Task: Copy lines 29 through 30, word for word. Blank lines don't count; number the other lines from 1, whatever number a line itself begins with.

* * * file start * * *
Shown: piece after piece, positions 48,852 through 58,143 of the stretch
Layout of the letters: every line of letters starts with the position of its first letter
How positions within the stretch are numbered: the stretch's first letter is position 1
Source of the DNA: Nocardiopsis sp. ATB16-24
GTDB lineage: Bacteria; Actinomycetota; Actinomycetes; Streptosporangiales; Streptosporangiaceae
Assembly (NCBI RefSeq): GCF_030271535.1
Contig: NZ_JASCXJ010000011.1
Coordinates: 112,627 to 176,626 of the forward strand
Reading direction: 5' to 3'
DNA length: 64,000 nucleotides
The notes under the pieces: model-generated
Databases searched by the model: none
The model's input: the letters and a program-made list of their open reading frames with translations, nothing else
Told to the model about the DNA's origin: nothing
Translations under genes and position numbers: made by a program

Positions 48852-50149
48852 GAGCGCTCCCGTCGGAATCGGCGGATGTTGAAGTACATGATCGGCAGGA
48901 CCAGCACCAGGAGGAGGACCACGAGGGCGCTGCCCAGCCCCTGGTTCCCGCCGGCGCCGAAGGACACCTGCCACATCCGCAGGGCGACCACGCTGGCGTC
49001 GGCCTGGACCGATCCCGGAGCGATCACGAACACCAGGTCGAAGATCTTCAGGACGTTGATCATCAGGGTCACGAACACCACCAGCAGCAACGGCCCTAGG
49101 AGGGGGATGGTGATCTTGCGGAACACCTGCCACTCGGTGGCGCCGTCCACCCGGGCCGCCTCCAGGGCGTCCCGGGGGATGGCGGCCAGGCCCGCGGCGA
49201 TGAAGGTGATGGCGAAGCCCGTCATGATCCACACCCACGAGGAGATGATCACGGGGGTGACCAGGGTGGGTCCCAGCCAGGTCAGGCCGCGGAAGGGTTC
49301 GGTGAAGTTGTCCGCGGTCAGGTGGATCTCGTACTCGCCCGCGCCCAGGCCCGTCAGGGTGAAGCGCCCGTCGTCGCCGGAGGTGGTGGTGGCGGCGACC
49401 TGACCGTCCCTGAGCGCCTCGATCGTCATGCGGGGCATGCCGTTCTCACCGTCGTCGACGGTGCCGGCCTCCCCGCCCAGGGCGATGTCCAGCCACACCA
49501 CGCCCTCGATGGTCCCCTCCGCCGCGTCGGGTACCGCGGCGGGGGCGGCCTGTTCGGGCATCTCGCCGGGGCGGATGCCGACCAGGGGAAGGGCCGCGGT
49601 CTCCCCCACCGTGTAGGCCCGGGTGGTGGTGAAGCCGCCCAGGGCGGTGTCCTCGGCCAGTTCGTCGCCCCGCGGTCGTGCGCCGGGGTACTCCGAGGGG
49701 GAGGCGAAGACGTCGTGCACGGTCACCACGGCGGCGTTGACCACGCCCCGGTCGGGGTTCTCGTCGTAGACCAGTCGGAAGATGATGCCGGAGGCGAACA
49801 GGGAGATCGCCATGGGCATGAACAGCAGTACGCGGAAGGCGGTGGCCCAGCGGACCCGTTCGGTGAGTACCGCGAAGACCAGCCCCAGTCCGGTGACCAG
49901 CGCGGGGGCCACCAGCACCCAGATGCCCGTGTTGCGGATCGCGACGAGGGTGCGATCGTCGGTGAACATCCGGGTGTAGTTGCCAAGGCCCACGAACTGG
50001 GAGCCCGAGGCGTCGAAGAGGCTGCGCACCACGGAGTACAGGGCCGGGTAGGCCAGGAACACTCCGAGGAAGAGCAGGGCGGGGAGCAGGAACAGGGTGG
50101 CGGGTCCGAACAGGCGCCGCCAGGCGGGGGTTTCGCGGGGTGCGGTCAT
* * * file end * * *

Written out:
50001 GAGCCCGAGGCGTCGAAGAGGCTGCGCACCACGGAGTACAGGGCCGGGTAGGCCAGGAACACTCCGAGGAAGAGCAGGGCGGGGAGCAGGAACAGGGTGG
50101 CGGGTCCGAACAGGCGCCGCCAGGCGGGGGTTTCGCGGGGTGCGGTCAT